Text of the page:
Last night, the Minnesota House decided that amendment using the same 40-hour per week standard to calculate overtime for farm workers was not germane to a bill designating March 31 as Cesar Chavez Day.
Chavez gained fame–and notoriety in some corners at the time–for organizing farm workers under the UFW banner.
In the video below, Representative Jeanne Poppe (DFL-Austin), who is chair of the House Ag Policy Committee, rises and reads a prepared statement asking for the amendment to be ruled non-germane.
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Next, Minnesota House minimum wage champion Ryan Winkler (DFL-Golden Valley) rises to defend the amendment:
Madame Speaker, we have before us a bill to commenorate Cesar Chavez. We have an amendment to the bill that actually makes the work of Cesar Chavez relevant in Minnesota after we unfortunately were not able to pass that as a broader bill this session. Agriculture workers in Minnesota deserve the same 40-hour work week that every other worker in Minnesota should enjoy and just because the federal government exempts them, doesn’t mean that the work of the great Cesar Chavez and ag workers organizing around the nation should not be honored in Minnesota in this way.
And finally, Section 10 of statute actually does contain provisions related to employment. So, if you added up the great latitude that you have as Speaker Pro Temp on a germaneness ruling with the very loose definition provided in Mason’s and in House rules and the fact that this is a highly logical and appropriate followup to the bill before us, I urge you to find the point of order not well taken.
The Uptake video below next switches to amendment author Hansen’s remarks:
You know, everyday when we sign in, we hear the Pledge of Allegiance and the good folks back here (gesturing to the back of the chamber) always say “Justice” very loudly. And if you look at the background of Cesar Chavez, he wasn’t that popular during his lifetime.
He actually started the grape boycotts in 1966 and it wasn’t popular. And the agricultural industry opposed him. But back in 1966, that was kind of the first time that social justice was brought into our food supply, and when you look at the history with Cesar Chavez, the agricultural worker, it says, agricultural workers, agricultural workers, agricultural workers.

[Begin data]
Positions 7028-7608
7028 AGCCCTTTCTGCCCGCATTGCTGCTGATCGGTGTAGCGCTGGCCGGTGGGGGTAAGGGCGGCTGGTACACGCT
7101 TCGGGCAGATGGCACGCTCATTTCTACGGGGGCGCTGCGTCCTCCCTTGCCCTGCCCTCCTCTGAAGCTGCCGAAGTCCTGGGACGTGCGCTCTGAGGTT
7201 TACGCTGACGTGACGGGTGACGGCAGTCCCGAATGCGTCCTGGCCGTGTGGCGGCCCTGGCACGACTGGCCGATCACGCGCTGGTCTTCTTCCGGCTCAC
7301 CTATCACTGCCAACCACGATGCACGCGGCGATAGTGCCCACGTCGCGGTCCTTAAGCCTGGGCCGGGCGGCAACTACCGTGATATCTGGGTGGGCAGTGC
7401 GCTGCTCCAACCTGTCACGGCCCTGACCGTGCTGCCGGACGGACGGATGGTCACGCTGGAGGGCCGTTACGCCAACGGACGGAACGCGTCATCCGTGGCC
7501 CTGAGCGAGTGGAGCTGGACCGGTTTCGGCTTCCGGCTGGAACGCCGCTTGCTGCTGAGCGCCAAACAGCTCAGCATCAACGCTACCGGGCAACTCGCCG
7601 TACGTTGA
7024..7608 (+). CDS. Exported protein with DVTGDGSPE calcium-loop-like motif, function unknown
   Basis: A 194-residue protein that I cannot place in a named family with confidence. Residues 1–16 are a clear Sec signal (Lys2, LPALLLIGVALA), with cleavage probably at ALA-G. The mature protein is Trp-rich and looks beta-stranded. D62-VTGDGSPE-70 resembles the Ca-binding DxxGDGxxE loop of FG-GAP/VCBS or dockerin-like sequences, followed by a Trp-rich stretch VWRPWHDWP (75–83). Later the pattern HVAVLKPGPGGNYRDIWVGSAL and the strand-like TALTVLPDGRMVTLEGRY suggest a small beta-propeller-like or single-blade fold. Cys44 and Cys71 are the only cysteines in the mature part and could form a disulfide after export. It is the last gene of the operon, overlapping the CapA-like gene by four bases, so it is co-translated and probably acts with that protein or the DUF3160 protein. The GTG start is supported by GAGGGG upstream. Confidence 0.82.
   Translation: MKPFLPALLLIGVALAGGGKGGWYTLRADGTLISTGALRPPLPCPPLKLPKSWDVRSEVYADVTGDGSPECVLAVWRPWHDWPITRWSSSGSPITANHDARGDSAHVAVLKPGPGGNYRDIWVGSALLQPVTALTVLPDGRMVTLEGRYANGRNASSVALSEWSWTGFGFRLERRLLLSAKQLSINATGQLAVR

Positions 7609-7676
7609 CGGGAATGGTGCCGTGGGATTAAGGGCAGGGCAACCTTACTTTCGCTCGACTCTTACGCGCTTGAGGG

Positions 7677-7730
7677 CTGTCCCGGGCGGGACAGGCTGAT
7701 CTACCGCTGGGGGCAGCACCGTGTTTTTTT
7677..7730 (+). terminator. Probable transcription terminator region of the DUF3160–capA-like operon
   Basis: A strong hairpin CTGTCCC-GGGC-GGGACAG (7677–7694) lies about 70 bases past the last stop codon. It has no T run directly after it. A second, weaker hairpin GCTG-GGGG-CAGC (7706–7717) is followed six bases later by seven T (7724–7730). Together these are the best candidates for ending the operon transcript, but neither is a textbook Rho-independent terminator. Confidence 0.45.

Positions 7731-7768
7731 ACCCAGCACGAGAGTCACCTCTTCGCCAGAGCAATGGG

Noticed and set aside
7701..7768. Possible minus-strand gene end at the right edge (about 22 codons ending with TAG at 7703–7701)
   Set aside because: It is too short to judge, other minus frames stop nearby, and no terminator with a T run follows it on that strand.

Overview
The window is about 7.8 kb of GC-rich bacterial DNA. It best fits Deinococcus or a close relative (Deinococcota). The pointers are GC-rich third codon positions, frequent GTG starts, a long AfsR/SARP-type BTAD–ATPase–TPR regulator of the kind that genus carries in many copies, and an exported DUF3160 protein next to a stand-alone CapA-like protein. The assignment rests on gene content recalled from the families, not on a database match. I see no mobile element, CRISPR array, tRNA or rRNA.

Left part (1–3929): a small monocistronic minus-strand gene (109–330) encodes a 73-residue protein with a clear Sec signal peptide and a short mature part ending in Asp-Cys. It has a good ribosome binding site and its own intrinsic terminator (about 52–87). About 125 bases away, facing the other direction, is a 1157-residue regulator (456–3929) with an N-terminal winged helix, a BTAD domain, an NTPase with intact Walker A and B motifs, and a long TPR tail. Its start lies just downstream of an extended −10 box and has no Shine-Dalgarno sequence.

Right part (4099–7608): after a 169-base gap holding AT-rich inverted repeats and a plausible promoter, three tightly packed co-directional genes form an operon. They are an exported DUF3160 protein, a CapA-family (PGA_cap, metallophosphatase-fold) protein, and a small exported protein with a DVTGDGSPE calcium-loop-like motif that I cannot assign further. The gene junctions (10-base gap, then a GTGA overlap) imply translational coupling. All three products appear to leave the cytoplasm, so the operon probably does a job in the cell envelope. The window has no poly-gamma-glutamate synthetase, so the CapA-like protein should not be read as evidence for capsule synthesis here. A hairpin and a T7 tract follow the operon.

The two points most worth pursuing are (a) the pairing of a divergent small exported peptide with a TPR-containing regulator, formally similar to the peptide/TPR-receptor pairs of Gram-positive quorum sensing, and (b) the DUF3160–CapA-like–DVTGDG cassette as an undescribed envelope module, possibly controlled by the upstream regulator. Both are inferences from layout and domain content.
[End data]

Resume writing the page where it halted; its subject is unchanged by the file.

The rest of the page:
It talks about strikes. It talks about boycotts. And it talks about his record as a labor leader. My amendment relates to Cesar Chavez Day. It has the 40-hour work week, the justice of a 40-hour work-week, going into effect on March 31, Cesar Chavez’s birthday. So I think, I would ask the Speaker to consider that when you’re looking at the day the bill, SF1509, designates March 31st as Cesar Chavez Day.
The bill talks about the justice and the effort working that Cesar Chavez did. We often say words when we recite the pledge. We can implement legislative days, and we can institute policies to make those happen, and that’s what my amendment does and I would hope the adivce would be considered well-taken.
Alas, it was not to be. The Speaker Pro Tem agreed with Poppe’s objection and the body was asked to affirm it, which they did. There’s certainly a desire to not discuss this measure–although ruling the amendment non-germane also relieved the body of considering Representative Marion O’Neill’s forced choice between justice for farm workers and a 12-week unpaid parental leave, that Bluestem considered in Si Se Puede: will the MN House serve justice for ag workers & parents–or a politics of division?
It’s the Minnesota House version of what MinnPost’s Doug Grow wrote about in Would a Cesar Chavez Day level the playing field for Minnesota’s farmworkers?
Photo: Farm workers marching under Chavez’s UFW’s banner. If their daughters and granddaughters work long hours, overtime pay doesn’t kick in until after a 48 hour work-week. But Minnesotans can commemorate their leader’s birthday. No extra charge.